Still, some of the agency’s actions looked to critics like attempts to stifle internal criticism. For example, the agency scheduled the advisory committee vote on a day where the chairman of the committee, who was opposed to approval, could not attend – while circumventing its normal vetting process, despite the fact that the member in question had notified the agency of his unavailability months beforehand.

But the FDA rejected any and all criticisms related to Dsuvia being sold as a street drug by insisting that the risk of diversion (when doctor-prescribed drugs are illicitly sold on the black market) was low because the drug would only be prescribed in hospital settings, and wouldn’t be doled out at pharmacies. But critics said that, given its potency, Dsuvia would “for sure” be diverted at some level. They also rejected the FDA’s argument that Dsuvia satisfied an important need for pain treatment: offering rapid, effective relief for obese patients or others lacking easily accessible veins.

While a niche may eventually be found for Dsuvia, “it’s not like we need it…and it’s for sure, at some level, going to be diverted,” said Dr. Palmer MacKie, assistant professor at the Indiana University School of Medicine and director of the Eskenazi Health Integrative Pain Program in Indianapolis. “Do we really want an opportunity to divert another medicine?”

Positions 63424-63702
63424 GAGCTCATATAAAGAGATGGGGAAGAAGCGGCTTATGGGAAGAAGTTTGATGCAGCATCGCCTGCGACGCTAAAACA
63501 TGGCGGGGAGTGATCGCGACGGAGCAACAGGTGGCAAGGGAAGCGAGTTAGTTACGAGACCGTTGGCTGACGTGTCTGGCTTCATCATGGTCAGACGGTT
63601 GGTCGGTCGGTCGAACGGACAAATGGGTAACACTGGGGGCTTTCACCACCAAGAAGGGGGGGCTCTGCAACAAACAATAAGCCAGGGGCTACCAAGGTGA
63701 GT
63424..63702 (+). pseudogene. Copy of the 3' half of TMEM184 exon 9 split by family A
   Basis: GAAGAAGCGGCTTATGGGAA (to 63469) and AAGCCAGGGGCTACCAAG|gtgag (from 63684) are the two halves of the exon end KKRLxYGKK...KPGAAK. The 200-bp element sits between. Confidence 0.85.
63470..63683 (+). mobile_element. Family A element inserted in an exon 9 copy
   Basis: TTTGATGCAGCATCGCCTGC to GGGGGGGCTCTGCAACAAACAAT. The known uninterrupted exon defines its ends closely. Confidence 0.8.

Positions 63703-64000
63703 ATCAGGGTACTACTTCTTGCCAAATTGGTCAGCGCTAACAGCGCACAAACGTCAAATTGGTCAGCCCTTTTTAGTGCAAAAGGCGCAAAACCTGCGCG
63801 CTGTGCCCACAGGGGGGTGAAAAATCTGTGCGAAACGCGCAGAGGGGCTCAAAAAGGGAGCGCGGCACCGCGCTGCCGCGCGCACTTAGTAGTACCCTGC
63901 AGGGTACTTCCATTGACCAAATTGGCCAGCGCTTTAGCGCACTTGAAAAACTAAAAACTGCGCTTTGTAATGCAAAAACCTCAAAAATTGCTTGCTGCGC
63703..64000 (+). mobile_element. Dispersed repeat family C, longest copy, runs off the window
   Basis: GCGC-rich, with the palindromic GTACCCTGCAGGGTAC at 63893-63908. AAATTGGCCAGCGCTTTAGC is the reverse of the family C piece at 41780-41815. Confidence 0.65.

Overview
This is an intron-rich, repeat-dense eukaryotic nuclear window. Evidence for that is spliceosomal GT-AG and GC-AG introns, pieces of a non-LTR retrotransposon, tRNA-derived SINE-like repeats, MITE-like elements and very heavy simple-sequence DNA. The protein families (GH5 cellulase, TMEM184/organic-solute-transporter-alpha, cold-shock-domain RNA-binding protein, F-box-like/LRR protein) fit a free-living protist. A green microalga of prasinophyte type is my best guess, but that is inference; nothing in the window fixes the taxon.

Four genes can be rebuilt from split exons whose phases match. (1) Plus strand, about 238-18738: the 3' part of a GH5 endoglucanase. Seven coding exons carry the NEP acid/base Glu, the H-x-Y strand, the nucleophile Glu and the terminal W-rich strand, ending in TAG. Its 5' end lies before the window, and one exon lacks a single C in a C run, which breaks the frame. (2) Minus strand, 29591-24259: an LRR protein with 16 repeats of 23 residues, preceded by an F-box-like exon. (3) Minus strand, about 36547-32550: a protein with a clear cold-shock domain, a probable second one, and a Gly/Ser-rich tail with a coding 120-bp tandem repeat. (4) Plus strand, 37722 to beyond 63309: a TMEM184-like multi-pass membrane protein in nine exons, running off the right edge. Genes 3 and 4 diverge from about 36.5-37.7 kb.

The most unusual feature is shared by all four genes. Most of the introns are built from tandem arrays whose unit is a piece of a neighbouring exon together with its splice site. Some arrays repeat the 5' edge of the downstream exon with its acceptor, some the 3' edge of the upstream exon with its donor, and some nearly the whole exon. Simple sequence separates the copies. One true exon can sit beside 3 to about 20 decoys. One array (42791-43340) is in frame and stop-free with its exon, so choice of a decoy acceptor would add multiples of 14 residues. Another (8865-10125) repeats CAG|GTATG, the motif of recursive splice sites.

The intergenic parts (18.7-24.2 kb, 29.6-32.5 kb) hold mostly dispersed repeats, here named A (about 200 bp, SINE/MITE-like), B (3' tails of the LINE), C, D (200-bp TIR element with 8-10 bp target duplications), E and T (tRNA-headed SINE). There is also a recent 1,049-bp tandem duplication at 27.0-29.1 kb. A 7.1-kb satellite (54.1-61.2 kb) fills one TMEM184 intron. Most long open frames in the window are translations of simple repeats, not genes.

Fortunately for Dsuvia’s manufacturer, AcelRx, these public health risks pale in comparison to the enormous profits that the company stands to reap from sales. The company anticipates $1.1 billion in annual sales, and hopes to have its product in hospitals early next year.

It goes without saying that cancer patients and others suffering from life threatening illnesses have a legitimate need for effective pain relief. But when the FDA says Dsuvia is needed in the hospital setting, it probably isn’t telling the whole story. Because, as the Washington Post pointed out, the medication’s development was financed in part by the Department of Defense, which believes Dsuvia will be an effective treatment for emergency pain relief on the battlefield – like when a soldier gets his legs blown off after accidentally stepping on an IUD.

Meanwhile, the Department of Justice’s Jeff Sessions-backed war on medical marijuana continues despite President Trump’s token resistance.

Cannabis and Marijuana in the News

Welcome to Green Winds of Change

We are a cannabis and medical marijuana news site providing informative articles and latest news and updates on the changing climate around cannabis in the United States, and around the globe.